“Four types of sensors detect movement plus EEG, ECG and EMG - electrical activity in the brain, heart, and muscles respectively. The EEG is recorded with two or three electrodes behind the ear. The use of multiple variables should make the detection more reliable than the products already on the market,” explains Benno Mahler.
“The alarms that exist today usually rely solely on one variable, leading to a greater risk of false alarms. Some alarms may sound when you brush your teeth or play cards, for example.
A conventional way of recording epileptic seizures is for the patient to keep a seizure diary for a period of time. This will form the basis of the doctor's assessment of things like medication dosage or suitability for a driving license.”
“But patients with the most common form of epilepsy on average fail to record about half of their daytime seizures and up to 80 percent of those that occur during sleep,” says Benno Mahler. Wearable, discrete seizure detection devices would therefore be very valuable for the treatment of epilepsy. It can also be very useful in, for example, medicine studies, where high reliability is important.
The next big step in the development of wearables for epilepsy would be technology that instead warns prior to a seizure. However, Benno Mahler believes that for most forms of epilepsy, that road is still very long.
“In some types of epileptic seizures, signs of brain activity occur before the patient realises that the seizure is commencing - something the technology could address. But in many cases we do not see such warnings and that of course makes it more difficult,” he says.
Watch records atrial fibrillation
Cardiologist Emma Svennberg uses wearable technology in her research on atrial fibrillation at the Department of Medicine, Huddinge at Karolinska Institutet.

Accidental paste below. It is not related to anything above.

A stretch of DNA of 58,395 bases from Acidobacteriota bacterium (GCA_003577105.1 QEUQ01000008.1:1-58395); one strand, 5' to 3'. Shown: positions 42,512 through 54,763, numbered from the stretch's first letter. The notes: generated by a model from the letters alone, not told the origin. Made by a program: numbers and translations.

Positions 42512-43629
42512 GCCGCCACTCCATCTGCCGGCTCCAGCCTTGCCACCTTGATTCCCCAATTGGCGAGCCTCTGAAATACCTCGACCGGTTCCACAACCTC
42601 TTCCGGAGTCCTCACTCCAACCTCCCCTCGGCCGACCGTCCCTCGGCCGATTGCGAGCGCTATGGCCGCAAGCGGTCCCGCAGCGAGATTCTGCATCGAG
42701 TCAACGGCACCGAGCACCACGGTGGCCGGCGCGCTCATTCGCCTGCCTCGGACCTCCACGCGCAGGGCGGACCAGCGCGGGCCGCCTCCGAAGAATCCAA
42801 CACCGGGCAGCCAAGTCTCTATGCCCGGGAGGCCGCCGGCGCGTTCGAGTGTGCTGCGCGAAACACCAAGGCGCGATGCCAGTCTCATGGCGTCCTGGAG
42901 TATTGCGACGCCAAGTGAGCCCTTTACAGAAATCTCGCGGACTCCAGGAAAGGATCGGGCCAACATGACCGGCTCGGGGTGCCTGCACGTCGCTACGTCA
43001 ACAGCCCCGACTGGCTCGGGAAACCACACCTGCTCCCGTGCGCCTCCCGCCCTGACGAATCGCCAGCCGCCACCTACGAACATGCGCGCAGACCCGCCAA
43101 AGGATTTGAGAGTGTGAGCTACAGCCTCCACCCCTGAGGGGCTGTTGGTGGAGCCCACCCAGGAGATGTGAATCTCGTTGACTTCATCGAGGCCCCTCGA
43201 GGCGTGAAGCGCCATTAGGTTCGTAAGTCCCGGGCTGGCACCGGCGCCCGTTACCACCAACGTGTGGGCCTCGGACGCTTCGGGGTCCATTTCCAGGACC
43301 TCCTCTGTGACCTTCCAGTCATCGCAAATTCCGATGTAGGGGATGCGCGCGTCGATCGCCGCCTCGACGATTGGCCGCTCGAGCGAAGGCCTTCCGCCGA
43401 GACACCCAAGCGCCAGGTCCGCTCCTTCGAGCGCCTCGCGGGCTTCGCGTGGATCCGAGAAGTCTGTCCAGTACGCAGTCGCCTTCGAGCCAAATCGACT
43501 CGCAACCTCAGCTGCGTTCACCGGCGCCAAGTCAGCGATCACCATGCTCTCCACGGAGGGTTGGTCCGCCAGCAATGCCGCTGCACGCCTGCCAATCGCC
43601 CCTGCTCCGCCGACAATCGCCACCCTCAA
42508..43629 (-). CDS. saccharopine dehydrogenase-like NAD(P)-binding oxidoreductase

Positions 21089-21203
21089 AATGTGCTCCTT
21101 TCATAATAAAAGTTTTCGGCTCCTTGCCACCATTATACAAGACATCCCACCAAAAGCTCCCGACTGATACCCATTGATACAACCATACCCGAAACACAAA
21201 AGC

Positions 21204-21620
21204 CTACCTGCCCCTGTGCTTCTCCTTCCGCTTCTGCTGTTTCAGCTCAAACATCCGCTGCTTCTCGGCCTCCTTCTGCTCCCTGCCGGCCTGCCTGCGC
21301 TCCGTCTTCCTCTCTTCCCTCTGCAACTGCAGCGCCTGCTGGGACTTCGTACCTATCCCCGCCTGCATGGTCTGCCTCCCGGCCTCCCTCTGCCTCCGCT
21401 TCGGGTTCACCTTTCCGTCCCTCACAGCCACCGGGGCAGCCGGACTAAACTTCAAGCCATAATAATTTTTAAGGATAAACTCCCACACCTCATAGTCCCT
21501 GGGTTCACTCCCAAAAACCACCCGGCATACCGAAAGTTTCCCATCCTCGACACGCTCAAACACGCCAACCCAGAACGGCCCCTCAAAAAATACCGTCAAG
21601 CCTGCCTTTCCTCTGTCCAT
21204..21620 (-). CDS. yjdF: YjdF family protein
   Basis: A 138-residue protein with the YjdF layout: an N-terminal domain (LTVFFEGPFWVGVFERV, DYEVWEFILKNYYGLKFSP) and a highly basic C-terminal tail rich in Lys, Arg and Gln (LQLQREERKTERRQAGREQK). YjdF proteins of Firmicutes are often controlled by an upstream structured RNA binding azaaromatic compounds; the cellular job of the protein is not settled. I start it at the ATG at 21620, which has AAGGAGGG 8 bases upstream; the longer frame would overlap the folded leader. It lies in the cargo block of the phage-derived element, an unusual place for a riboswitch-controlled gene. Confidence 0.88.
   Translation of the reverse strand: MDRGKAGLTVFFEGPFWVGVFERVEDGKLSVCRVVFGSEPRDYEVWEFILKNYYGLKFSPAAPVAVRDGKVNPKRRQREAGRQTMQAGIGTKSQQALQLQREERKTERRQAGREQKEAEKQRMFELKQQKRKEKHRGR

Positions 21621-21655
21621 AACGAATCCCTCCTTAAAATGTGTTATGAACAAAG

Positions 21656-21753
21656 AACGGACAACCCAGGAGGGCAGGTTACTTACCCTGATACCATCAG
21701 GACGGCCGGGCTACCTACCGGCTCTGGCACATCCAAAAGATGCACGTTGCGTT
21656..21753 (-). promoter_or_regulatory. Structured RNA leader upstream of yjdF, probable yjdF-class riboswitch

“When I started my research ten years ago, we used “thumb ECGs”, a device that is a few decimetres in size and is held with both hands so that ECGs can be recorded from the thumbs. It was the smallest and most convenient device at the time. Now similar functions are available in a watch that you wear around your wrist,” she says.
Atrial fibrillation affects many older people and increases the risk of stroke - a risk that can be prevented with medication. But this assumes that the condition is detected.
“Therefore, I wanted to investigate how many older people are walking around with atrial fibrillation without knowing it,” explains Emma Svennberg. This turned out to be around 3% of all 75-year-olds. The fact that my subjects were able to carry the equipment around with them and take many ECGs throughout the day meant that we detected significantly more cases than seen in previous studies.
Today, her research focuses on identifying these patients even earlier, before the fibrillation is established.
“We continue to collect ECGs from wearable devices and will use AI to try to identify patterns associated with future disease.”
As a cardiologist, Emma Svennberg sees great benefits in the development of wearable technology - but also challenges and risks.
“There is a huge potential for both patients and healthcare providers. The patient gets more control: Have my fibrillations returned? I can easily check it myself whenever I want! And for us in the healthcare sector, it is a great help if patients can learn from their device when they need to seek care, and already have relevant health data collected when they arrive at our clinic.
But this development also places demands on healthcare,” she points out. “This requires preparation, otherwise the new technology will be more of a burden.
We need digital structures to effectively manage these data sets, and we need to learn how to deal with data from different consumer products,” she says. “We do not want healthy people to take up healthcare resources because they observed a harmless anomaly in their fitness watch - but neither do we want someone who really needs care not to be taken seriously.
It is difficult to draw a clear quality line between medical wearable technology and consumer products,” she says.
“The sophistication of consumer products varies. Quite a few are simple, but when it comes to the more advanced models, my impression is that the manufacturers are quite serious and thorough. Major brands like Fitbit and Apple watch have their ECG measuring technology approved by the FDA - the US medicines agency that also regulates medical devices.”
She notes that consumer wearable technology is so far largely used by healthy, health-conscious people.
“The real benefit will come when this technology becomes mainstream and reaches a wider audience,” she concludes.